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If you hit your head, you should be checked for an aneurysm

You were traveling to visit family when a semitruck struck your SUV. You were fortunate to be in a larger vehicle, but you still ended up hitting your head and suffering from a few broken bones.

Initially, you were taken to the hospital for a concussion, but your health continued to deteriorate. You were rushed into surgery. Much later, your family was informed that you had suffered a traumatic aneurysm.

Your fall could cause a brain injury: Seek help immediately

You were walking into a nearby store and had to go up a wet path to get to the main entry. You didn't think anything of it, but you were cautious when stepping on the walkway. It seemed like there was enough friction for you to be able to walk without slipping, but you didn't imagine that you'd end up tripping instead. The path was a little uneven, and as you went to take a step onto the main walkway, your heel got stuck. That caused you to twist your ankle and fall.

You would have been okay if not for the nearby concrete planters. You hit your head on one of them as you fell, leaving you dazed and confused. The owner of the building quickly called 911, and you soon found yourself spending the afternoon receiving a battery of tests to see how serious your brain injury was.

Speech can be impacted by a brain injury: Here's how

After a brain injury, one of the hardest things for some patients to deal with is the impact on cognition and communication. It is possible to lose your speech or to see your speech altered as a result of a brain injury. Despite that, you deserve to be heard. Your speech may come back with time, but in the meantime, you still deserve an opportunity to make your wishes known in any way possible.

Normally, the effects of a brain injury do hit the hardest immediately following the injury. Some of the symptoms you have may be caused by temporary damage due to bruising or swelling. Thankfully, those kinds of injuries are usually temporary, and the symptoms they cause tend to go away once the injuries resolve.

Here is how a brain injury could affect you

When a person suffers from a traumatic brain injury, it means that the brain has been damaged by a jolt, bump or blow to the head. Not every kind of impact is going to result in a TBI, but some will. Of those, they are diagnosed as mild, moderate or severe (acute).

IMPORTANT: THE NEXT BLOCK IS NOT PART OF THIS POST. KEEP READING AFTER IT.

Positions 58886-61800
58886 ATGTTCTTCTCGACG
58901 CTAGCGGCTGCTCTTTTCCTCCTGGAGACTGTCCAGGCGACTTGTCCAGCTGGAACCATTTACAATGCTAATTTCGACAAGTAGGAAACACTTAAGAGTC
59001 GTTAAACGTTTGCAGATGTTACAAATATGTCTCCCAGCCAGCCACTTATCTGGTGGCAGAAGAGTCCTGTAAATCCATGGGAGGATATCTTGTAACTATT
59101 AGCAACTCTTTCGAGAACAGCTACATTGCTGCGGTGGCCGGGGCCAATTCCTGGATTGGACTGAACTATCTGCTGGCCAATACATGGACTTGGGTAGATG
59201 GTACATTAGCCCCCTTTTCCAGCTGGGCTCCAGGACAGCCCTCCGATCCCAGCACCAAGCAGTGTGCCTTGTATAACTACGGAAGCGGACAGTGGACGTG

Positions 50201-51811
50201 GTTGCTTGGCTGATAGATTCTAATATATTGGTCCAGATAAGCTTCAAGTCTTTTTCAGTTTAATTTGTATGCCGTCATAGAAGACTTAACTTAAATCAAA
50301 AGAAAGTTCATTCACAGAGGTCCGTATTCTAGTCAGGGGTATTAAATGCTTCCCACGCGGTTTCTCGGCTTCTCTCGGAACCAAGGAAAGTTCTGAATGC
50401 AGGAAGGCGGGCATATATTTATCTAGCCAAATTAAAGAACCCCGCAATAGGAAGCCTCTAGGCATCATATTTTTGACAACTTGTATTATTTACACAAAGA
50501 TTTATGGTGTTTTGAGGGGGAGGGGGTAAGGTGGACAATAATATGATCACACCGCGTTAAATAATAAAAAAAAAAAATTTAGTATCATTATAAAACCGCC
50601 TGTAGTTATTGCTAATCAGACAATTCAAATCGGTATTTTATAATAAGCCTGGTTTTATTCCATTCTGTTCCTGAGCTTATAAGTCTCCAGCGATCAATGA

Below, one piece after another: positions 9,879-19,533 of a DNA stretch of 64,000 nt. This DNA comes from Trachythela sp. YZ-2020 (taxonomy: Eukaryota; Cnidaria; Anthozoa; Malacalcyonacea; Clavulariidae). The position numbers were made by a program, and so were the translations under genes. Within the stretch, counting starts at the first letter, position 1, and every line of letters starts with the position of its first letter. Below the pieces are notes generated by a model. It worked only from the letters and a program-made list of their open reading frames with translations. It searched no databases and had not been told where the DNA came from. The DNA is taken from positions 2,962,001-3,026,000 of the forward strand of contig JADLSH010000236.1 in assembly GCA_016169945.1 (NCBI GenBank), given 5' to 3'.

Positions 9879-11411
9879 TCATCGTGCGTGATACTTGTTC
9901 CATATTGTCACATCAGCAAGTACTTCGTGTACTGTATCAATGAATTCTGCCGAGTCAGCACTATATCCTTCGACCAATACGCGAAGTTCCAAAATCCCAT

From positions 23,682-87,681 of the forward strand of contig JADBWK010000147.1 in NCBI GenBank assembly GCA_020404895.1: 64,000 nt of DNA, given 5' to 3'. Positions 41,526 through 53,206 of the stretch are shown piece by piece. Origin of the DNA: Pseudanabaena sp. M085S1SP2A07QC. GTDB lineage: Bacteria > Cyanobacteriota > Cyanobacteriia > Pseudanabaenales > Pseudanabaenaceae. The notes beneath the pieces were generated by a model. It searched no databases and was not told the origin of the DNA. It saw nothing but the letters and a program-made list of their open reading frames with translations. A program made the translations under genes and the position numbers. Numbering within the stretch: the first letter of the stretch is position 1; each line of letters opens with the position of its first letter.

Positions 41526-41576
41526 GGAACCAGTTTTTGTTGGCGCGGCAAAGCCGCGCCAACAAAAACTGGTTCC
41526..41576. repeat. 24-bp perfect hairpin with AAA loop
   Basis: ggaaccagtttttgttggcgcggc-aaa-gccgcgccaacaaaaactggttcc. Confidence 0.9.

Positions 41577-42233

Mild TBIs may last for a few weeks, causing issues that a person has to cope with in the short-term. A mild concussion, for example, may cause headaches and drowsiness that dissipate over time.

Long-term challenges after a brain injury can impact employment

A traumatic brain injury leads to many symptoms, but these are not the same for everyone. The severity and location of the injury can have an impact on how a person heals. There are several systems of the body that are affected when you have a traumatic brain injury.

For some people, the severity of the injury is so great that the impacts will remain for the rest of their life. This can make doing even basic tasks difficult, and it could affect their ability to care for themselves. Some won't ever be able to return to work to earn a living.

Mild brain injuries may alter a victim's personality

When a person receives a significant blow to the head, they can also suffer a mild traumatic brain injury without realizing it. Mild traumatic brain injuries (TBIs) may not cause pain or produce any other symptoms for several days or weeks. The delay can make it seem as though a victim's symptoms came out of nowhere.

Mild TBIs affect each victim differently depending on the severity of the blow to their head and the area of the brain that suffers damage. In some cases, symptoms are physical, including headaches, nausea, blurred vision and even seizures.

Spinal injuries: You need immediate care to preserve function

Today, science and medicine have made many advancements, but the reality is that the spine is still an area that requires much more research and study. It's hard to imagine being paralyzed forever after an accident, and with time, that may no longer be the case. However, for now, many people would agree that a complete severing of the spinal cord could mean the end of control of the body below that point.

If you suffer this kind of catastrophic injury, it is devastating. There can be many complications, such as organ involvement or trouble regulating your body's heat. Fortunately, there are many medical professionals who can help as you work your way toward recovery.

3 ways to reduce the likelihood of a brain injury for bicyclists


Car accidents are one of the main threats to bicyclists when it comes to traumatic brain injuries. The severity of these injuries can take a great deal of time to distinguish and diagnose. In order to protect yourself on the road, it is essential to understand the risks posed to bicyclists.

Pedestrian risks for vehicle related TBIs


The current estimates place the yearly number of traumatic brain injuries (TBIs) at around 2.87 million. TBI was named as a contributing factor in the deaths of 56,800 people, according to the most recent CDC study. Falls are listed as the leading cause of TBIs. For pedestrians on sidewalks, crosswalks and paths adjoining busy roads, traffic collisions represent a significant percentage of TBI cases.

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